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The Cruelest Month

April is known as the cruelest month due to the erratic weather and the possibility for freezing temperatures to creep back in and injure new plants.

heirloom roses

Photo: dnkemontoh

Heirloom plants, like these heirloom roses, use open-pollination to produce the seeds for the following year. However, now most plants are hybrids, whose seeds do not reproduce new plants.

April is a month when gardeners long to plant. But, as T.S. Eliot said, it is “the cruelest month.”

Warm days are often interspersed with freezing temperatures that damage over-eager plants that set their buds too soon.

Over eager gardeners can also make mistakes. An exemplary gardener, Thomas Jefferson, spent 60 years developing the gardens of his estate at Monticello in Virginia and he kept meticulous garden records. In his era all plants were open-pollinated so seeds could be gathered to grow the plants for the following year.

Today many of our vegetables and flowers are hybrids and their seeds don’t produce new plants. However, gardeners can still find sources for seeds from heirloom plants.

Self Seeding Plants

Many of our annual old fashioned flowers such as larkspur, hollyhock, cleome, celosia and love-in-the-mist may self seed in our gardens and this is another reason not to begin digging in our flower beds too early.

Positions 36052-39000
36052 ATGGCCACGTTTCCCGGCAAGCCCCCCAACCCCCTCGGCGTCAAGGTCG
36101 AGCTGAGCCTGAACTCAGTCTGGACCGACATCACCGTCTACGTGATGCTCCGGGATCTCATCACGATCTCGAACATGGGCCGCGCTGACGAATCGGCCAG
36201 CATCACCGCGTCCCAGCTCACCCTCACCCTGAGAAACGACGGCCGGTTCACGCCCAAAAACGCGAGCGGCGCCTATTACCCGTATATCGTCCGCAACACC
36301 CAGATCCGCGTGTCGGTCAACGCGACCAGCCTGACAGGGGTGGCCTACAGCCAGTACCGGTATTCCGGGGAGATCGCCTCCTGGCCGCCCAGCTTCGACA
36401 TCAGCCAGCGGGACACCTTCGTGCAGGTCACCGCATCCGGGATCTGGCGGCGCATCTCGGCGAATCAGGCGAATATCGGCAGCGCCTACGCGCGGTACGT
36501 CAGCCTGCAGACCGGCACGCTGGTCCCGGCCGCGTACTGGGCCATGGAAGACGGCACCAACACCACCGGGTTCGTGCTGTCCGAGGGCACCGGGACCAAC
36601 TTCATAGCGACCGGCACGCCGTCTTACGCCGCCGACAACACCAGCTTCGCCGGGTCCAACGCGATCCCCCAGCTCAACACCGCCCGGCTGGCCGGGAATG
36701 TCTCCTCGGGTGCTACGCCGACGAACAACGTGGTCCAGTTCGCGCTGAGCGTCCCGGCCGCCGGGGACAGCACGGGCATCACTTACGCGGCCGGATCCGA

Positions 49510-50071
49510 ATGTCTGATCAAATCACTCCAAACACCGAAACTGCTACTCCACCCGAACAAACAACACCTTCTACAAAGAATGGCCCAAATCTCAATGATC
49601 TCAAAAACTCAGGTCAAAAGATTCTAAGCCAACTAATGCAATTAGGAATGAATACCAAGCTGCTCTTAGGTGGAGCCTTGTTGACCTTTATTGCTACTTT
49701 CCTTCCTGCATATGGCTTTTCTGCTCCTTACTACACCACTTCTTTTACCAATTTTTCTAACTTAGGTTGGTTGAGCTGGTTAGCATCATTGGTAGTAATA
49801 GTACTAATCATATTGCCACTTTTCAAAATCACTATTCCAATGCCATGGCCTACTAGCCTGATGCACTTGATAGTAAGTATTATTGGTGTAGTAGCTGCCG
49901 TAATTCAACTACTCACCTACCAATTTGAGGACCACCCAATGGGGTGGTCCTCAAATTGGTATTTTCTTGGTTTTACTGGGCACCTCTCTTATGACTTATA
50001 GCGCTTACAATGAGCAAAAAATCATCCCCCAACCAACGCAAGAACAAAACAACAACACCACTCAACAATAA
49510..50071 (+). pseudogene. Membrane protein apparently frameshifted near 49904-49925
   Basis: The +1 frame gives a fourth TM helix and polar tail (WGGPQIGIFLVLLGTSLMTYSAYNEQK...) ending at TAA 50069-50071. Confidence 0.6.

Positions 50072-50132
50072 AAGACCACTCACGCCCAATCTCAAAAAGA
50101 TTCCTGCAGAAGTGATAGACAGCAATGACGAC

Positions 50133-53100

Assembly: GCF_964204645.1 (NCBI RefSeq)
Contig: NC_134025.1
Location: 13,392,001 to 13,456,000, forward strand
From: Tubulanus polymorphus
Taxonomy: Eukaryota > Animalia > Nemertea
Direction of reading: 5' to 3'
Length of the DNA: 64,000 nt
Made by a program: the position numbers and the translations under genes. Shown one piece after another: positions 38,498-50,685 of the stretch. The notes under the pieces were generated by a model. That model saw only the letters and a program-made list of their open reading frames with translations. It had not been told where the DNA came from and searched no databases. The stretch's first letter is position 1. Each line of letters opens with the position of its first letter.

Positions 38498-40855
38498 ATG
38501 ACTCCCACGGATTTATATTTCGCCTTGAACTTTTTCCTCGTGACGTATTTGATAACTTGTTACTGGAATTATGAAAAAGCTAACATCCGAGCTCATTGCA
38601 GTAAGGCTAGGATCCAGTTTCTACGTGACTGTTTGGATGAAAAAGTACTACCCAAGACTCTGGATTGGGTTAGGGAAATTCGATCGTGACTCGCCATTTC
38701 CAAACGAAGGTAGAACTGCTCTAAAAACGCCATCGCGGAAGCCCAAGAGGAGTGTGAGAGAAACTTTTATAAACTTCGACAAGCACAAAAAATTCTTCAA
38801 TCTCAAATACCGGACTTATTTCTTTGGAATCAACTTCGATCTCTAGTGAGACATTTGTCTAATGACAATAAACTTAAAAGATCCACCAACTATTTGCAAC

Jefferson’s records helped him to learn more about the patterns of growth during the seasons in his garden. Yet, he never felt he knew enough, because towards the end of his life he wrote,

“Even though I am an old man I am still a young gardener.”

But, whatever our age and experience, in April we must be cautious.

Moya Andrews

, originally from Queensland, Australia, served as Vice Chancellor for Academic Affairs and Dean of the Faculties at Indiana University until 2004. In the same year, Moya began hosting Focus on Flowers for WFIU. In addition, Moya does interviews for Profiles, is a member of the Bloomington Hospital Board, and authored Perennials Short and Tall from Indiana University Press.

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